Below are some commonly asked questions we receive from parents regarding pediatric urology. If you have a question which is not answered here, please ask Dr. Houston in person, or call 312.632.0032.
- What is a Pediatric Urologist?
- What types of treatments do pediatric urologists provide?
- What causes nighttime incontinence (bedwetting)?
- What are the symptoms of a urinary tract infection?
What is a Pediatric Urologist?
Pediatric urologists are doctors who devote a minimum of 50% of their practice to the urologic problems of infants, children, and adolescents. Pediatric urologists are surgeons who can diagnose, treat and manage children's urinary and genital problems.
Dr. Houston practices 100% Pediatric Urology.
What types of treatments do pediatric urologists provide?
Pediatric urologists generally provide the following services:
- urinary tract infections (kidneys, ureters and bladder) that require surgery
- genital abnormalities
- surgery for groin conditions in childhood & adolescence, such as undescended testes, hernia, and varicocele
What causes nighttime incontinence (bedwetting)?
Nighttime bed-wetting, called enuresis, is normal and very common among preschoolers. It affects about 40% of three year olds. The main cause of bed wetting is an undeveloped bladder to hold urine for a full night, or the child is not yet able to recognize when his bladder is full, wake up, and use the toilet.
After age 5, wetting at night--often called bedwetting or sleepwetting--is more common than daytime wetting in boys. Experts do not know what causes nighttime incontinence. Young people who experience nighttime wetting are usually physically and emotionally normal. Most cases probably result from a mix of factors including slower physical development, an overproduction of urine at night, a lack of ability to recognize bladder filling when asleep, and, infrequently, anxiety. For many, there is a strong family history of bedwetting, suggesting an inherited factor.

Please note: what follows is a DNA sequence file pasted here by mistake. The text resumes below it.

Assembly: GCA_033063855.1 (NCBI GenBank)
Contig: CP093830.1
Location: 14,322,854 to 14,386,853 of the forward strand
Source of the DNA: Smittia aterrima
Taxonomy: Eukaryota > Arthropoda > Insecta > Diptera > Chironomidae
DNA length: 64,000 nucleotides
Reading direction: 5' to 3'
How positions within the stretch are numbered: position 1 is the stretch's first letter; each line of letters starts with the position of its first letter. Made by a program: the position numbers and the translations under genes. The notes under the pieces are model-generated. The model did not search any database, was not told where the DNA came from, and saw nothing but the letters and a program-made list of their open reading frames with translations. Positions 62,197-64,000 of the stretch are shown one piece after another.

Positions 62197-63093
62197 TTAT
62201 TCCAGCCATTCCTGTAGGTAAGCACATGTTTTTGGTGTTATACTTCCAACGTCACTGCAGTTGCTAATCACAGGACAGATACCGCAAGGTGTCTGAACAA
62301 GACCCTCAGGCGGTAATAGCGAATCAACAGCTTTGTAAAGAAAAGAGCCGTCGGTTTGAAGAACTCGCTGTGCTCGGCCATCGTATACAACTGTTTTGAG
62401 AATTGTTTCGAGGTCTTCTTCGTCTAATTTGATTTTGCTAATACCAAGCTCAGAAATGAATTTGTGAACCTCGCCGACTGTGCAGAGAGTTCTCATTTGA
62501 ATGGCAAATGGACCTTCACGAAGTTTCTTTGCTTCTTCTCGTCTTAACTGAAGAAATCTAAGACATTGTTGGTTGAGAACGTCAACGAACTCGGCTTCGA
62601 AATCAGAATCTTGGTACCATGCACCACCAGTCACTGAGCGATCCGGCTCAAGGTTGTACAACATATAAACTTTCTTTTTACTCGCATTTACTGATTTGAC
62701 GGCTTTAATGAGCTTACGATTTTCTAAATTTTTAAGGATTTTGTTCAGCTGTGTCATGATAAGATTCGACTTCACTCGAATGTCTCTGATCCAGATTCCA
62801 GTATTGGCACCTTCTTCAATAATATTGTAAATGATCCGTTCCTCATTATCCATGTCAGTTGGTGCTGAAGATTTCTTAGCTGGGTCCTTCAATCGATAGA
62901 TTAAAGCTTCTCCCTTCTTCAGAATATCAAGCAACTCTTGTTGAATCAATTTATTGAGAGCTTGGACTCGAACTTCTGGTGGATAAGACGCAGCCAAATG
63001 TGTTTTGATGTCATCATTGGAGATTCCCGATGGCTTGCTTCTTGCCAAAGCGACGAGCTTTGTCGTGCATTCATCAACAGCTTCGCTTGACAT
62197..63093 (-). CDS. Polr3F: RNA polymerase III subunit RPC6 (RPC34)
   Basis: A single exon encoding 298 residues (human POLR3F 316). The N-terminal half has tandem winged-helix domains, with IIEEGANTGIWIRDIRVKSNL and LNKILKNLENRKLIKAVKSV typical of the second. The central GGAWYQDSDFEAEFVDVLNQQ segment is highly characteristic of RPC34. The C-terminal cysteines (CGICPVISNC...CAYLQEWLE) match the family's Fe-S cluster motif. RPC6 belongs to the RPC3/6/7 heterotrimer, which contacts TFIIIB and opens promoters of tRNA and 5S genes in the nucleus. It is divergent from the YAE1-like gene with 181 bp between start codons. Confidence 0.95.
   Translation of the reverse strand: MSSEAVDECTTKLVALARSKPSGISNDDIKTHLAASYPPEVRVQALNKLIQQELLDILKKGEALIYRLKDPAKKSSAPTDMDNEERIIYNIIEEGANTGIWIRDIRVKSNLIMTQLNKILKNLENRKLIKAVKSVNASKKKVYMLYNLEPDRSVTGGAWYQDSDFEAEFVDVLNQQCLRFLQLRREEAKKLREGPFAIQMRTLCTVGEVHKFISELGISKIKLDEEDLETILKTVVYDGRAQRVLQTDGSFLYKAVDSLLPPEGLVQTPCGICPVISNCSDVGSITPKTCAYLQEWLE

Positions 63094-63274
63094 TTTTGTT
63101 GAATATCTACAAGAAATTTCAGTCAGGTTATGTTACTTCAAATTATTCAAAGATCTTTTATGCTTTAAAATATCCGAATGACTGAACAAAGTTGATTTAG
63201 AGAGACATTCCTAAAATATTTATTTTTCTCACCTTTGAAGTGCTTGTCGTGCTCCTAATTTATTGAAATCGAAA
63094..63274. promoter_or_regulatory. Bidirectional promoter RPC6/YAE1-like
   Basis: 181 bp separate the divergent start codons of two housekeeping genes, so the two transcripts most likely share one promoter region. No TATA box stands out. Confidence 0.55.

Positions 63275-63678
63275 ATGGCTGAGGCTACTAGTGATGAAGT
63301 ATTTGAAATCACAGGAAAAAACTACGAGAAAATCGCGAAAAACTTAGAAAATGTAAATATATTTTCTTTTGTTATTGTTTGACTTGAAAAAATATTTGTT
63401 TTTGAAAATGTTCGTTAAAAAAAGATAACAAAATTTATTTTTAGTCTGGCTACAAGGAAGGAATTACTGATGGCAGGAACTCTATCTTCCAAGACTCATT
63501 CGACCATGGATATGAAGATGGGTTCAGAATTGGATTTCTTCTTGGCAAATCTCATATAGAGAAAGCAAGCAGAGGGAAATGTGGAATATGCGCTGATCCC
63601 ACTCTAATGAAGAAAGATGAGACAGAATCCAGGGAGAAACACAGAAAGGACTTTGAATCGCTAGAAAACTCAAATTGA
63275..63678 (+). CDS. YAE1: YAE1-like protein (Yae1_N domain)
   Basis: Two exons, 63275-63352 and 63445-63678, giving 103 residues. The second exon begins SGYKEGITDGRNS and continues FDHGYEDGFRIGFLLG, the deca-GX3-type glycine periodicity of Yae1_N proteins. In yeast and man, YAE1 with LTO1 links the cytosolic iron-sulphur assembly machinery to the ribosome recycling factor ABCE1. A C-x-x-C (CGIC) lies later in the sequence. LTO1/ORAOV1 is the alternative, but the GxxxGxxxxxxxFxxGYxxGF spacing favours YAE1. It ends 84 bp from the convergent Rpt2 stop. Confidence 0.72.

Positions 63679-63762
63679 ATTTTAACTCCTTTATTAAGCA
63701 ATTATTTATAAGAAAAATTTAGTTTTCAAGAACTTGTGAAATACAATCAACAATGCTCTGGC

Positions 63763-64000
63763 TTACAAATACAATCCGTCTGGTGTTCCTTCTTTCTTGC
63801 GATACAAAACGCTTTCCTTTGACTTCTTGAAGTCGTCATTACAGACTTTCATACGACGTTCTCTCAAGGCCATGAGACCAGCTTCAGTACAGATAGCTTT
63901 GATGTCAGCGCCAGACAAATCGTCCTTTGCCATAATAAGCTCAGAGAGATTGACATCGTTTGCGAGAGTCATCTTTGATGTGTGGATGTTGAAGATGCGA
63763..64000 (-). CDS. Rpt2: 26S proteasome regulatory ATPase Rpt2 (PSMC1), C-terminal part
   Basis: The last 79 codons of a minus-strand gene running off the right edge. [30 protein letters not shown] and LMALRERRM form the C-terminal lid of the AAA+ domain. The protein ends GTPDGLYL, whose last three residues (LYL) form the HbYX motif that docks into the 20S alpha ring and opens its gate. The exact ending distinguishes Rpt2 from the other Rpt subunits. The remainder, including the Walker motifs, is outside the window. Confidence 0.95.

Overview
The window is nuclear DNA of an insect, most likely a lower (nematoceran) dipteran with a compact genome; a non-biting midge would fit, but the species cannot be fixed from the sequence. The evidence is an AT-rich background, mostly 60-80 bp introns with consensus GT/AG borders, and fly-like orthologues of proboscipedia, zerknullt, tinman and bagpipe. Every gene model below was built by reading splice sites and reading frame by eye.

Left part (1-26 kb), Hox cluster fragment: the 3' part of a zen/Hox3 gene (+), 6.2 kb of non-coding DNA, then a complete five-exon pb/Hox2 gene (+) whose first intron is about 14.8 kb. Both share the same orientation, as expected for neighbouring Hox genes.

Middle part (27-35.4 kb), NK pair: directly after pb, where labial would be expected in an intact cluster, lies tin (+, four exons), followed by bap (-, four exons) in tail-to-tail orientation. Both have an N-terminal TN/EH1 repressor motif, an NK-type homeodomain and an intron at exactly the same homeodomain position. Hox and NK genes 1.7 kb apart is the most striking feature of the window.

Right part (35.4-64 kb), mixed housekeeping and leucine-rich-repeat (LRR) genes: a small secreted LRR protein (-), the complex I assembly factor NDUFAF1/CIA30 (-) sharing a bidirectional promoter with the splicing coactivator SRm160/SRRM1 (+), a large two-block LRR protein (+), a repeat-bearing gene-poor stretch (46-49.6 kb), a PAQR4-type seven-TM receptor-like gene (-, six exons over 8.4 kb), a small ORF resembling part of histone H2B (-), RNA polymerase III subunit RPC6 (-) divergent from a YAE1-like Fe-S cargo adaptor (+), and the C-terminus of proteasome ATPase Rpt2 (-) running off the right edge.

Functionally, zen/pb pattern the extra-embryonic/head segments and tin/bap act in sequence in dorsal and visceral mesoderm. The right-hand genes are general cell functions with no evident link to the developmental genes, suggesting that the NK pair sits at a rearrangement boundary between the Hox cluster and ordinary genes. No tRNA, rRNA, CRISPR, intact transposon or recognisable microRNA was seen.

What are the symptoms of a urinary tract infection?
A urinary tract infection causes irritation of the lining of the bladder, urethra, ureters, and kidneys, just like the inside of the nose or the throat becomes irritated with a cold. If your child is an infant or is only a few years old, the signs of a urinary tract infection may not be clear, since children that young cannot tell you just how they feel. Your child may have a high fever, be irritable, or not eat.
On the other hand, sometimes a child may have only a low-grade fever, experience nausea and vomiting, or just not seem healthy. The diaper urine may have an unusual smell. If your child has a high temperature and appears sick for more than a day without signs of a runny nose or other obvious cause for discomfort, he or she may need to be checked for a bladder infection.